Description:

FIELD OF THE INVENTION

The present invention relates to technologies for use identifying the presence of a liquid product inside a receptacle. The invention has numerous applications, in particular it can be used for scanning hand carried baggage at security check points, for example but not limited to airport and train security checkpoints.

BACKGROUND OF THE INVENTION

Some liquids or combinations of liquids and other compounds may cause enough damage to bring down an aircraft. As no reliable technology-based solution currently exists to adequately address this threat, authorities have implemented a ban of most liquids, gels and aerosols in cabin baggage.

As a result, there have been disruptions in operations (e.g., a longer screening process; changed the focus for screeners; additional line-ups), major inconveniences for passengers (as well as potential health hazards for some) and economic concerns (e.g., increased screening costs; lost revenues for airlines and duty free shops; large quantities of confiscated—including hazardous—merchandise to dispose of), and so on.

Clearly, there is a need to provide a technology-based solution to address the threat of fluids that are flammable, explosive or commonly used as ingredients in explosive or incendiary devices.

SUMMARY OF THE INVENTION

In accordance with a first aspect, the invention provides a method for determining if a piece of luggage contains a liquid product, the liquid product being comprised of a container holding a body of liquid. The method comprises receiving X-ray image data conveying an image of the piece of luggage and contents thereof, the X-ray image data being generated by scanning the luggage with an X-ray scanner. The method also comprises processing the X-ray image data with a computer to detect a signature of the liquid product in the X-ray image data and determine if a liquid product is present in the piece of luggage. The method also comprises releasing at an output of the computer a detection signal conveying a result obtained by processing the X-ray image data.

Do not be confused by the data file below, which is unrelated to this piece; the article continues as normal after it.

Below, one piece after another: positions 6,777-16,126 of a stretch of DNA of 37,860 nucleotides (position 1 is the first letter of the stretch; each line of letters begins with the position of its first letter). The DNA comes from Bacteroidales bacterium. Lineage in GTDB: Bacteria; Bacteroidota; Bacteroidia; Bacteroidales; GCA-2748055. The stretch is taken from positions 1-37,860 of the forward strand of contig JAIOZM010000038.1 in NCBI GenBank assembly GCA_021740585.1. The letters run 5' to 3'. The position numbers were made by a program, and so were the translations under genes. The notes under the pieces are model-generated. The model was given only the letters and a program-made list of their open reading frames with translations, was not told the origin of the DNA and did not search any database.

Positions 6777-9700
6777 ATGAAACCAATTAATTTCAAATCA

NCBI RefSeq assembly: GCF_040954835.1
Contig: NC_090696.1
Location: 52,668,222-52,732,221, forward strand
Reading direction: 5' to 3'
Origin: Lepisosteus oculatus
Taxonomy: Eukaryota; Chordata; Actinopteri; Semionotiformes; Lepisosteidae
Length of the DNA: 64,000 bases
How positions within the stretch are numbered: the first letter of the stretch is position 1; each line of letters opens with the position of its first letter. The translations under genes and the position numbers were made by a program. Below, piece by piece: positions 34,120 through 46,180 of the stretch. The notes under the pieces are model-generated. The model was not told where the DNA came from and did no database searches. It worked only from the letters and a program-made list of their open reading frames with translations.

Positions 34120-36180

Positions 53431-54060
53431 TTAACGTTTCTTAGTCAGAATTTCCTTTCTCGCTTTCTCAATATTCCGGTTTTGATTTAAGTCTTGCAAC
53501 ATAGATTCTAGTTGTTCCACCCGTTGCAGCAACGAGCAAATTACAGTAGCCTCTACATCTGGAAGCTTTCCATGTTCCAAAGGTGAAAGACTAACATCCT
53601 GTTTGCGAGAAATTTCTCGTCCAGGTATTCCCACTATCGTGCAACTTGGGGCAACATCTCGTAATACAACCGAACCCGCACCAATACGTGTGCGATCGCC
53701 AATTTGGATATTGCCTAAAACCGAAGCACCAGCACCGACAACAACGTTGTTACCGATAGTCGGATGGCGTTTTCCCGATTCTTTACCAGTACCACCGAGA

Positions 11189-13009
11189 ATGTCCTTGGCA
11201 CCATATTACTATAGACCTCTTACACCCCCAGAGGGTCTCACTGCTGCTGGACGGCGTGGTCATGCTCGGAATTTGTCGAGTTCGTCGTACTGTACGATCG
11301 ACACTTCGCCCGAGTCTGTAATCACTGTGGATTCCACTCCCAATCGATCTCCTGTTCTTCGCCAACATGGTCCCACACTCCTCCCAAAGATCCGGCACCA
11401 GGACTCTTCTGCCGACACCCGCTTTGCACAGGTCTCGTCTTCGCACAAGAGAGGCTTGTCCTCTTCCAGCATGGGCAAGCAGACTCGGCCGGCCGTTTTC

In accordance with a specific example of implementation, the detection signal indicates whether a liquid product has been identified in the piece of luggage. The detection signal may also include location information conveying a location in the piece of luggage where a liquid product has been identified. Optionally, the detection signal conveys confidence information indicative of a level of confidence that a portion of the X-ray image represents a liquid product.

In accordance with a specific example of implementation, processing the X-ray image data includes identifying a set of areas in the image conveyed by the X-ray image data as candidates for containing at least a portion of a liquid product. In accordance with a specific example, processing the X-ray image data may also include processing the areas in the identified set of areas based in part on a set of qualifying factors in order to derive a subset of the set of areas. The set of qualifying factors may include one or more factors such as, for example, size of area, symmetry of area, Zeff of area, edge characteristics of area, gray level of area and aspect ratio of area.

In accordance with a specific example of implementation, processing the X-ray image data includes processing the areas in the set of areas according to a set of rejection criterion in order to derive a subset of the set of areas, the set of rejection criterion allowing identifying areas in the set of areas that are unlikely to be associated to a portion of a liquid product. The set of rejection criterion includes one or more rejection criterion. Non-limiting examples of rejection criterion include, without being limited to information related to a geometry, information related to density. The set of rejection criterion may also include information conveying signatures of articles that register as false positives.

In accordance with a specific example of implementation, processing the X-ray image data includes processing the areas in the set of areas according to a set of merging criterion to determine whether some of the areas in the set of areas can be combined to form a merged area.